If you plan on purchasing a drone this holiday season, depending upon when you buy, you may need to provide your personal information to the government. The United States Department of Transportation (US DOT) has announced a “national registry” for drones. Now this shouldn’t come as too much of a surprise considering the coverage the registry has been getting, first as a rumor and then as fact. According to NBC, “the regulations could be in place by Christmas.”
DroneLife originally reported this rumor on October 10th, in the article “Schulman: DOT Thinks that a Drone Registration System May be Required.”
Just breaking: Brendan Schulman, DJI’s VP of Policy and Legal Affairs just tweeted “Secretary of Transportation thinks that a drone registration system may be required, will work closely with industry.”
DroneLife then followed up with another story, “US to Require Drone Registration,” this time supported by a NBC News story “U.S. Will Require Drones to Be Registered.” The NBC News story indicated that the registry is real and details would be coming soon.
If you buy a drone this Christmas, you may have to register it before you can fly it. NBC News reports today that the US Transportation Department will announce Monday its plan to require drone registration for all consumer drones.
Ars Technica then confirmed the DroneLife story in their piece, “Got a drone? You’ll have to register it with the US government.”
The US Department of Transportation announced Monday that purchasers of drones will have to register the devices with the federal government as part of a new “national registry.”
The plan comes following several close calls with drones and passenger aircraft at airports nationwide and as firefighters have said they have had their aerial firefighting hindered because of drones being in the way. Hundreds of thousands of the small unmanned aircraft are expected to be sold in the coming weeks ahead of the holiday season.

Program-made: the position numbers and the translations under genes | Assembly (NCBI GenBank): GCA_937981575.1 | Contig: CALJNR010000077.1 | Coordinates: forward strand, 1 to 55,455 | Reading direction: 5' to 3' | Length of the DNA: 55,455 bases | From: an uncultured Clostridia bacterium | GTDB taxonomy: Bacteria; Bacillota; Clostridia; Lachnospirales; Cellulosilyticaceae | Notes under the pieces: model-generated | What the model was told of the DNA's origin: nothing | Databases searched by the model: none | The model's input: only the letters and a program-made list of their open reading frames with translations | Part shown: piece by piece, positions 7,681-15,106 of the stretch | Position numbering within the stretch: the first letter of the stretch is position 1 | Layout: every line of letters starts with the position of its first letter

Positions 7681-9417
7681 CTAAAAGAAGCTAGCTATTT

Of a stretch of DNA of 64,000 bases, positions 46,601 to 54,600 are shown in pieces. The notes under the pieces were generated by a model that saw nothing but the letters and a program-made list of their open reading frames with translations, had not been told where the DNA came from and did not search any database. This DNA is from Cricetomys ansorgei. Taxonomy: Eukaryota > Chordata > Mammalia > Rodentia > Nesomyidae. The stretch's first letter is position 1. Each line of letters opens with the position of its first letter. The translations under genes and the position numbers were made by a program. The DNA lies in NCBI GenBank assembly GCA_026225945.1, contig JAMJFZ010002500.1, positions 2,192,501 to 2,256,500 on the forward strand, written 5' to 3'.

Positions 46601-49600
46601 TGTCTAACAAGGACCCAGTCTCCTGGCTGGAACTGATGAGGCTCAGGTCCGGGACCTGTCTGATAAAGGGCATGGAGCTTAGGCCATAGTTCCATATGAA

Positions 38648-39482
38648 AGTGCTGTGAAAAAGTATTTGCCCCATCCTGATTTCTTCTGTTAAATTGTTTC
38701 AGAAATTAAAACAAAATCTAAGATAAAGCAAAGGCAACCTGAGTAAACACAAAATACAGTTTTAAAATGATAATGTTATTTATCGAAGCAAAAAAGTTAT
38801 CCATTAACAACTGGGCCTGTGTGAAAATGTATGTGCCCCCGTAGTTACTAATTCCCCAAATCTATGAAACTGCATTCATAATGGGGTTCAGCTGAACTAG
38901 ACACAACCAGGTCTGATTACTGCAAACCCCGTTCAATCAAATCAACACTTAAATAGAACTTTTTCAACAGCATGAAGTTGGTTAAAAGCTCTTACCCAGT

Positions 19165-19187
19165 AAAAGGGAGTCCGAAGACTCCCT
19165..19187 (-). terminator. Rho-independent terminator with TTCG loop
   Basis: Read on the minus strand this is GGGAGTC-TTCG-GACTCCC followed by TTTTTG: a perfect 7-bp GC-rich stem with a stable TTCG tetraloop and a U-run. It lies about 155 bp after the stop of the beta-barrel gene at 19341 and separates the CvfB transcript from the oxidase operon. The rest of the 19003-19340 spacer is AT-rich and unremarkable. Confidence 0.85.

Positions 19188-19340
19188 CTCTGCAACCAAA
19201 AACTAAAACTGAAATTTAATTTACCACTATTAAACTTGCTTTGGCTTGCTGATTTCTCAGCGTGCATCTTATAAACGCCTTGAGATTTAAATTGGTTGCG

“Registering unmanned aircraft will help build a culture of accountability and responsibility, especially with new users who have no experience operating in the US aviation system,” Anthony Foxx, the transportation secretary, said. “It will help protect public safety in the air and on the ground.”
An interesting tidbit from the Ars Technica piece talks about potential registration exemptions,”due to a low safety risk.”
The government announced a task force to determine which aircraft should be exempt from registration “due to a low safety risk,” which might include “toys” and other devices. The recommendations, and the details of how the registration process will work, should be delivered to the agency by Nov. 20, Foxx said. Registered drones will likely host an identifying number linking to its owner.
If you were considering a drone purchase this holiday season, will this new national registry affect your purchasing decision?
Between now and 2024, there is (if you will excuse the pun) a lot of ground to cover. The issues surrounding the relationship of drones to personal privacy/security become more complicated by the day and the FAA is going to have their hands full trying to decide who owns the air.
Until the dust settles, the commercial drones industry is the new wild west of technology; there is a lot of money to be made, unclaimed territory to be mapped, and there are hardly any rules.
DroneLife is here to make sure you, the consumer, are up to date on all the latest drone news, product releases, YouTube videos and legal precedents so you can stay informed about the rise of the commercial drone.
About Ars Technica
Ars Technica was founded in 1998 when Founder & Editor-in-Chief Ken Fisher announced his plans for starting a publication devoted to technology that would cater to what he called “alpha geeks”: technologists and IT professionals. Ken’s vision was to build a publication with a simple editorial mission: be “technically savvy, up-to-date, and more fun” than what was currently popular in the space. In the ensuing years, with formidable contributions by a unique editorial staff, Ars Technica became a trusted source for technology news, tech policy analysis, breakdowns of the latest scientific advancements, gadget reviews, software, hardware, and nearly everything else found in between layers of silicon.